life beyond the well…


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The Best Kind of Boring

Last week I had the opportunity to drop in to the 5th Grade Band Class.  My purpose was really just to quickly speak with the teacher, but since he was clearly occupied, I thought I’d sit for a few minutes and just observe the teaching and learning process taking place.

To be clear, I’m ever so slightly biased towards band/music programs.  I was forced to take piano lessons as a child, and the family legacy of playing in the band starting in middle school was incredibly strong.  My father was a percussionist in the marching band when he was high school at Hillside in the 1970s.  Simply put, I always knew that I was going to be in band- at least for a year.

Well, that year ended up being way longer that we all expected.  I spent summers going to band camp at UNC-G and made sure to register for band through middle school and high school.  I started out playing trumpet, but quickly moved to clarinet after getting my braces and struggling to get any type of sound out of my trumpet.

I’m digressing.

So, I’m in this band class, and the ENTIRE class is focused on getting the ALL of the clarinet players to get a sound out.  Some of the scholars are able to do this effortlessly.  Others are competing for front row seats on the struggle bus.

All the while, I’m watching our band teacher repeat the same process- sometimes with students individually, sometimes with the group.  He never raises his voice- he’s steady in his delivery of correction and also consistent in providing praise.  And as time passes, I watch these students get closer to the goal.

It was, quite simply, the best kind of boring.

Doing something over and over and over and over and over again- until the results came.  Accepting correction and praise, making necessary adjustments, and persisting until they reached the goal.  It made me mindful of the fact that while we often dislike the boring and mundane tasks, they can also produce the results that we’re searching for if we’re willing to accept correction and praise, make adjustments, and persist.

“Let us not become weary in doing good, for at the proper time we will reap a harvest if we do not give up. – Galatians 6:9 NIV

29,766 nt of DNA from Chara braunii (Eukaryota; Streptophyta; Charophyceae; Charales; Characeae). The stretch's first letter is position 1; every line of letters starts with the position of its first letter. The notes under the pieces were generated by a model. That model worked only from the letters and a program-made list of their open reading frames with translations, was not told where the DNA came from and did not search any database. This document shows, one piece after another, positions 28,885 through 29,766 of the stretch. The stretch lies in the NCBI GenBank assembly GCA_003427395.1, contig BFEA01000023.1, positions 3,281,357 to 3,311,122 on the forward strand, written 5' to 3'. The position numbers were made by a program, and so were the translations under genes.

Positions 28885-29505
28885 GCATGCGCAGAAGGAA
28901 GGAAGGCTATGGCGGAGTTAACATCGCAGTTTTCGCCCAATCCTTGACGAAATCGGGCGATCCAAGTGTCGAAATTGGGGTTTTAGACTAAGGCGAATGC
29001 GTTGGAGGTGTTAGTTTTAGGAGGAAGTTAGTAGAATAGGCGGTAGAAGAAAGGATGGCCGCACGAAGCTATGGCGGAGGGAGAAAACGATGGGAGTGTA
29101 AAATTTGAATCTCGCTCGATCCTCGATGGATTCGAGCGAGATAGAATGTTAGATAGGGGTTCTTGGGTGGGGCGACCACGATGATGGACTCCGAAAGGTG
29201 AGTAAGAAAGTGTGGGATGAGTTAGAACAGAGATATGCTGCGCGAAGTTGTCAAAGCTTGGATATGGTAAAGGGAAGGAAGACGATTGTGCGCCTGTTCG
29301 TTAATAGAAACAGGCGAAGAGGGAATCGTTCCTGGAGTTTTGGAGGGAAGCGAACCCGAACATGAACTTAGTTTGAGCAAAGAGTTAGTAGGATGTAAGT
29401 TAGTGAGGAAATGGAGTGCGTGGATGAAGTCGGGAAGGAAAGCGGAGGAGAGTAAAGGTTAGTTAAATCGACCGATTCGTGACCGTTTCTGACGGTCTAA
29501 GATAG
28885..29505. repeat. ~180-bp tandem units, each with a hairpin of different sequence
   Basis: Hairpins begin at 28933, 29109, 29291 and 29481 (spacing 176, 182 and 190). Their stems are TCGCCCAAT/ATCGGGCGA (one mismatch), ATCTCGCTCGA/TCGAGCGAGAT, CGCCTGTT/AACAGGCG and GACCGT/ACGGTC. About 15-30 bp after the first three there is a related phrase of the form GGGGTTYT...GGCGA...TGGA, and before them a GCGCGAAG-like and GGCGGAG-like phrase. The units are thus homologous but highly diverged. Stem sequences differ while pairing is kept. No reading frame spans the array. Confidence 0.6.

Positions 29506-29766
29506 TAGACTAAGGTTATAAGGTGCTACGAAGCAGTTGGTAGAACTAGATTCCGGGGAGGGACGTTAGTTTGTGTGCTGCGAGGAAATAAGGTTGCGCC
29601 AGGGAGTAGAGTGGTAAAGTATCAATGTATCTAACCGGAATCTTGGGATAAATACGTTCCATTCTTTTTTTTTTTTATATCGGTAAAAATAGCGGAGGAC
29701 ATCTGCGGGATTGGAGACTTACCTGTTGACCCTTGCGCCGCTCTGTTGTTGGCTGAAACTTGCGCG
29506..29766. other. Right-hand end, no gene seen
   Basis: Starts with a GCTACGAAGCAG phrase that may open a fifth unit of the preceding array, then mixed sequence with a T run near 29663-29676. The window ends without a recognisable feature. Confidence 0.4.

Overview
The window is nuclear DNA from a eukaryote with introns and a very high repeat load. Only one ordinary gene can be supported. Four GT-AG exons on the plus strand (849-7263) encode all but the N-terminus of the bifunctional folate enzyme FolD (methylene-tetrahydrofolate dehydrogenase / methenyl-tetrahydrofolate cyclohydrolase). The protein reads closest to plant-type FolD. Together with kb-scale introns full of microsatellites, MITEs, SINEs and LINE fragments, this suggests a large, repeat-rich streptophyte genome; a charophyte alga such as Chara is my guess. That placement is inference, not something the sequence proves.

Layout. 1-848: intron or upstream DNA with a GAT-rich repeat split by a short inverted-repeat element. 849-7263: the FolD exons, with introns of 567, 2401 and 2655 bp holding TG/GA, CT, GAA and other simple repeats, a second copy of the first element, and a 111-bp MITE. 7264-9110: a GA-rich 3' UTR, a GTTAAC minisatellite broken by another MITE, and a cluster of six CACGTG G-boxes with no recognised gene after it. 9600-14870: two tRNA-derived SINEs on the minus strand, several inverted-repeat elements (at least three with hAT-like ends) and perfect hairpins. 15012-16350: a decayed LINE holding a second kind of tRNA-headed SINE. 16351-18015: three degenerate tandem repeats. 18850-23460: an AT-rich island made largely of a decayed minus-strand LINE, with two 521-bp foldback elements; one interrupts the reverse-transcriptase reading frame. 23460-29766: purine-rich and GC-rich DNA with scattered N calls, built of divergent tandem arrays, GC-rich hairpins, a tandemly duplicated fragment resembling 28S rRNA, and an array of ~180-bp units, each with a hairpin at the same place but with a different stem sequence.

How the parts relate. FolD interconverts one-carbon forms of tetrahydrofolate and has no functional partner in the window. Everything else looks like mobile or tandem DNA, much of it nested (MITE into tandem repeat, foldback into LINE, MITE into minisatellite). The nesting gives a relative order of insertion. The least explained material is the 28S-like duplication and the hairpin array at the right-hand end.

Until next time…

Be encouraged! Peace and Blessings!


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The Best Thing I Heard Yesterday

“Today, I am here to be the best that I can be. To lift up our community, to be the best that we can be. To make each second count. To make new mistakes and learn from them. To support my teammates in our mission to make the world a better place. I am proud of my hard work, but I am humble. I still have a lot of work to do. Above all, I am grateful for those who have made my life better. I am ready to get to work.”

Yesterday, my school welcomed our 5th grade scholars for new student orientation.  I’m always excited to meet these students.  The beginning of the year, especially at for students attending a new school creates such positive feelings and I love the excitement and anticipation of things to come.  The “Back to School” time is one of my favorite times of the year.

We did a small group activity with students to help them understand the meaning of our school pledge. As we worked on the second half of the pledge, my group began to discuss people who have made their life better and I heard a sweet voice say this:

“I’m grateful to God because He has made my life better.”

This simple, reflective testimony made my heart smile.  It’s going to be a great year.

Until next time…

Be encouraged! Peace and Blessings!


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Today.

“Today, I am here to be the best that I can be. To lift up our community, to be the best that we can be. To make each second count. To make new mistakes and learn from them. To support my teammates in our mission to make the world a better place. I am proud of my hard work, but I am humble. I still have a lot of work to do. Above all, I am grateful for those who have made my life better. I am ready to get to work.”

Every morning, our students recite our school pledge, listed above. I’ve heard it so many times that I am also able to recite it. I have it posted in my office above my desk as one of many motivating reminders when I struggle to find or remember the meaning and purpose of what I do and who I serve.

Working with children is hard. Period. My office is nestled in a space where I have the joy of hearing our elementary students and our middle school students.  I never know from day to day what I might hear.  Sometimes it’s the joyful exuberance of second graders.  Other times it’s the patient instruction of our band directors. You just never know.

Earlier this week, I heard an exchange between a teacher and a student.  Apparently the student had engaged in some form of inappropriate behavior, and the teacher was insisting that the student apologize. The more that the teacher insisted on an apology, the more the student refused. Their voices escalated, and then I heard both the teacher and the student storm down the hall.

But it was what I heard later that really caught my attention.